Underwater shot of a large school of wild pink salmon

Wild Pink Salmon

Eiko Jones

Our pink salmon, the most abundant of all salmon species in the Fraser River system, comes from wild, self-sustaining runs off Lummi Island, Washington—no farms or hatchery stocks. To minimize bycatch, the wild pinks are caught using reef nets, an ancient selective-harvest technique. A nutritional powerhouse with a delicate flavor and fine, flaky texture, pink salmon is fish you can enjoy on every level.

Two bowls of Patagonia Provisions Wild Pink Salmon and Savory Grains rest on a rocky beach

Nutrition: A Gift from the Sea

Provisions Wild Pink Salmon on Provisions Organic Savory Grains: A camp dinner in 10 minutes. Photo by Thomas J. Story

Wild salmon is an excellent source of protein, leaner than untrimmed red meat. Each serving of our pink salmon contains 870 mg of omega-3 fatty acids, molecules that may benefit heart health.

Pink salmon, also known as humpback salmon, is naturally high in vitamin D (80% of the daily value per serving), a nutrient that boosts the immune system and regulates calcium absorption. We pack our pink salmon in organic extra-virgin olive oil, which contains monounsaturated fats and polyphenols, a class of plant compounds being studied for possible antioxidant and anti-inflammatory properties.

A fillet of Patagonia Provisions Wild Pink Salmon with lemon slice, garlic cloves, and peppercorns, on a white background
Provisions Wild Pink Salmon is seasoned with black pepper, garlic and lemon, then lightly smoked. Photo by Annabelle Breakey
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Fishing boats and reef nets in the water along the Lummi Island coast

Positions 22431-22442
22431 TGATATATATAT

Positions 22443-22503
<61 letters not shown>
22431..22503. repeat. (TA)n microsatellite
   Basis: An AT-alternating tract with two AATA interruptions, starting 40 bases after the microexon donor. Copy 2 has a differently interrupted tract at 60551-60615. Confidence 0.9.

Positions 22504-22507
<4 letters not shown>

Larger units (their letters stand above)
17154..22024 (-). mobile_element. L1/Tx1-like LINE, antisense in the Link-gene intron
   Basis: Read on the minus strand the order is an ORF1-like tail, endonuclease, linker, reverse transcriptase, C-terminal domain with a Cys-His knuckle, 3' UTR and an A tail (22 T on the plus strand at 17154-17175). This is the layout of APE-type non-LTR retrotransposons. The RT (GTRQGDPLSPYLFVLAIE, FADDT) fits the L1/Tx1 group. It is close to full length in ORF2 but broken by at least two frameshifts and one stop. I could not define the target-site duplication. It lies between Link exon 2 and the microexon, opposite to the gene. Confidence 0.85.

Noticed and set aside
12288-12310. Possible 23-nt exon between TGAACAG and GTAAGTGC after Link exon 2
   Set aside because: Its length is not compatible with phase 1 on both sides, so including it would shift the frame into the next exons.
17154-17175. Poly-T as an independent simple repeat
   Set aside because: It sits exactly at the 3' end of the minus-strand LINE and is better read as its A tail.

Sourcing: The Power of Place

Our fishing partners at Lummi Island Wild bring in the pink salmon harvest using a modern version of an ancient, environmentally responsible way to catch salmon: with reef nets. Lummi Island coast, WA. Photo by Amy Kumler

Place-based fisheries operate on the knowledge that every run, or stock, of wild salmon has evolved to return to the river of their birth to spawn. These fisheries respect this ancient cycle and work to preserve it.

“If we want to save salmon, we have to change the salmon industry,” says Patagonia founder Yvon Chouinard. “And that means harvesting from specific places or with techniques that allow us to reduce by-catch of endangered salmon stocks.” 

While most industrial salmon is harvested indiscriminately on the open ocean, where many different stocks mix and the origin of the fish can’t be determined, place-based fisheries are conducted in or near rivers of origin. Our pink salmon comes from the Fraser River migration corridor off Lummi Island, Washington. Through a combination of timing(knowing when to expect the salmon) and technique (reef netting), our partners can zero in on specific runs of pinks that can sustain harvest, while minimizing or eliminating harm to overfished species like Chinook and coho.

Workers on a dock pull in a reef net full of wild pink salmon
Pulling in a reef net full of responsibly harvested pinks. Lummi Island coast, WA. Photo by Amy Kumler
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An aerial photograph of a school of Wild Pink Salmon dark against green water

Enviro: The Wisdom of the Past

An aerial photograph of a school of pink salmon migrating to their spawning grounds. Great Bear Rainforest, coastal British Columbia. Photo by Jeremy Koreski

Our fishing partners employ a harvesting technique called reef netting. Developed centuries ago by tribes of the Salish Sea, including the Lummi, Saanich and Samish, reef netting makes it possible to target abundant runs of salmon and spare less vigorous stocks.

Here’s how it works: A large net is suspended between two anchored platforms, with lead lines extending outward (a).Migrating salmon are fooled by the lead lines into thinking they are approaching a reef and must ascend to the surface (b).Spotters in 20-foot towers (c) keep an eye out. If the fish are not the targeted species—like, say, the less abundant Chinook salmon—the net is not lifted and the fish swim on through. For the targeted species, like pink salmon, the fishers engage the net, using solar-powered winches (d) to lift the edges and trap the fish inside. The captured pinks are individually handled and iced immediately for top quality, and any accidental bycatch are released, alive, back into the water.